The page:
(5) 6.
Last Monday night a week ago there was an alarm given and all men that were not out on picket were drawn up in a line of battle in the town. I expect some of the boys were scared. For my part I was out on picket and did not know anything of the disturbance till next day. I have not felt frightened yet. I thought though when we left Del. we might see a big afraid. When we left camp near Baltimore we left ten or fifteen thousand troops in the same woods we came out of. I expect they have moved away before this. The 7th. Del. were amongst the number, We are all well at present except
George Ely. He is quite sick. He is not in camp with us but he is at a private house where the family is very kind and he receives the best of attention. I have been very well since I left home with the exception of three or four days. I am generally in the best of spirits sometimes I think I would like right well to be at home especially when I do not get any letters. I have not heard from the Bailey’s for twoo weeks I do not know why exactly. I would like you to write but if we come home when our time is out I would not be able to get your letter before we leave. When the order comes to March home, we will hail the day with cheerful lay.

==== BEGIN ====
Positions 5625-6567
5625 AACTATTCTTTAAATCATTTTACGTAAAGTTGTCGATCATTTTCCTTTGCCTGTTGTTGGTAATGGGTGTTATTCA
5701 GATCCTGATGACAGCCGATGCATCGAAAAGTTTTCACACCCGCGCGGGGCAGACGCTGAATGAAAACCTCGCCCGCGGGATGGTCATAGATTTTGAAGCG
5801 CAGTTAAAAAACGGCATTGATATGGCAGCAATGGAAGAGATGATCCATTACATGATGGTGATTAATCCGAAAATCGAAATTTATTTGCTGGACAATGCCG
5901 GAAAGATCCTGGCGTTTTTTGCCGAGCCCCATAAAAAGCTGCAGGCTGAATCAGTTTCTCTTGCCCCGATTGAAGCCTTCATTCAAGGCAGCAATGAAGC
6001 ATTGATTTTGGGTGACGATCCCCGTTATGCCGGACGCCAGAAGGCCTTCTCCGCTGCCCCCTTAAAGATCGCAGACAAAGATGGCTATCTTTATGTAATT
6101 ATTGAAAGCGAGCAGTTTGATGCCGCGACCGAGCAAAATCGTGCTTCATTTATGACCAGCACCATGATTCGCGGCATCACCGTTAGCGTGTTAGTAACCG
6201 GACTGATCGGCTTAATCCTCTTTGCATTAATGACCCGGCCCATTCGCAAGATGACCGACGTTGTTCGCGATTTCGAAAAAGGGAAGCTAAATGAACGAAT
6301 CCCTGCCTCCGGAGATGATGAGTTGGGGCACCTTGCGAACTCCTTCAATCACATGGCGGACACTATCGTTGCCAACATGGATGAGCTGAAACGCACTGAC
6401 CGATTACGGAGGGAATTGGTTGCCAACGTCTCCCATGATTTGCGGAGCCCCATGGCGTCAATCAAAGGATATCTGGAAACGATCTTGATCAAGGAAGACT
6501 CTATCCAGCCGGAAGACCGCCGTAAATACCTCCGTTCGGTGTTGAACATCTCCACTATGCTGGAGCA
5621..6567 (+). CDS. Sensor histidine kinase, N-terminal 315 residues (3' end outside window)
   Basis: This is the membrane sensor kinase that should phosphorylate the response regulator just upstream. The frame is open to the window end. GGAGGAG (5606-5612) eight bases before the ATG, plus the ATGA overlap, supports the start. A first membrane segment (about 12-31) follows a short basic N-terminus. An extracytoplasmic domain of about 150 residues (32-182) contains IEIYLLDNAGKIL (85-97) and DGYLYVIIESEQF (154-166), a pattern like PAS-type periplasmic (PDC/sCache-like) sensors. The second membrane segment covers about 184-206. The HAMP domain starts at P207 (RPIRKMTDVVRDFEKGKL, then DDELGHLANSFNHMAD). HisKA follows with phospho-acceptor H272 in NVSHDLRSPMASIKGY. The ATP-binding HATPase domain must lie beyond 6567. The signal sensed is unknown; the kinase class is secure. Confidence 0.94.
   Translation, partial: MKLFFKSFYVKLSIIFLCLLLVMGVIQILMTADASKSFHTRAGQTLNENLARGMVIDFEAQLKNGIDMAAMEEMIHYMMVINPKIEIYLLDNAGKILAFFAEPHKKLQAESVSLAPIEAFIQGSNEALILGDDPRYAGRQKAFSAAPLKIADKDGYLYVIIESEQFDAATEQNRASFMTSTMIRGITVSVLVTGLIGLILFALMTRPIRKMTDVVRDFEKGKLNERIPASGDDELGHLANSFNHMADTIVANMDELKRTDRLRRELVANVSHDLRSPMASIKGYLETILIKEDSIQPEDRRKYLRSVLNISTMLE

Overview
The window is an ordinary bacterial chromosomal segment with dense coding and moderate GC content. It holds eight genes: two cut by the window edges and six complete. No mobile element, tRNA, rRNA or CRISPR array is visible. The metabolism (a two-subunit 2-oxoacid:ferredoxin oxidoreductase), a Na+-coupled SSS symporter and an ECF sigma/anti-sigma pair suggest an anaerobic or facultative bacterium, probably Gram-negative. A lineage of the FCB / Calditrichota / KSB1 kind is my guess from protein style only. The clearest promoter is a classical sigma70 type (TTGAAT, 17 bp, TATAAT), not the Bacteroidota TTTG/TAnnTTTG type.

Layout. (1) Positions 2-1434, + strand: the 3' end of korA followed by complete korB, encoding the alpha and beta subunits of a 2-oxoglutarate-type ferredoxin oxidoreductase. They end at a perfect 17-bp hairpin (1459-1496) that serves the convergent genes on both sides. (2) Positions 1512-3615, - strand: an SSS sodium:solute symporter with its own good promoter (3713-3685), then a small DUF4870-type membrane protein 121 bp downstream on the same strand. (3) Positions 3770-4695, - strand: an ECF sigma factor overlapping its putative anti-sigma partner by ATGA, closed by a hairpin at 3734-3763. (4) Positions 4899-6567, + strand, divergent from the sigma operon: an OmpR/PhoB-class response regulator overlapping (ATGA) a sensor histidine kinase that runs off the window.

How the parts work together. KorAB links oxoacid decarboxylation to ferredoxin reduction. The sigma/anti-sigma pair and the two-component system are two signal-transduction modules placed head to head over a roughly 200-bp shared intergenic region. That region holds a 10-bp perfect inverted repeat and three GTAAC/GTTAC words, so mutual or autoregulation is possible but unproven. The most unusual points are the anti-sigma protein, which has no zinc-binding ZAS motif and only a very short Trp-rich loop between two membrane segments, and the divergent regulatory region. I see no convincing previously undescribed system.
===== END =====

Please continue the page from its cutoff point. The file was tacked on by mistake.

Remember me to all my friends. I will have to close as it is now time to water and feed Phil. ( Phil: horse that belonged to J G Hulett) If we should remain here, which you will be apt to know, please write.

Direct J. G. Hulett
Comp. A. 2nd Del. Cal.
Carroll County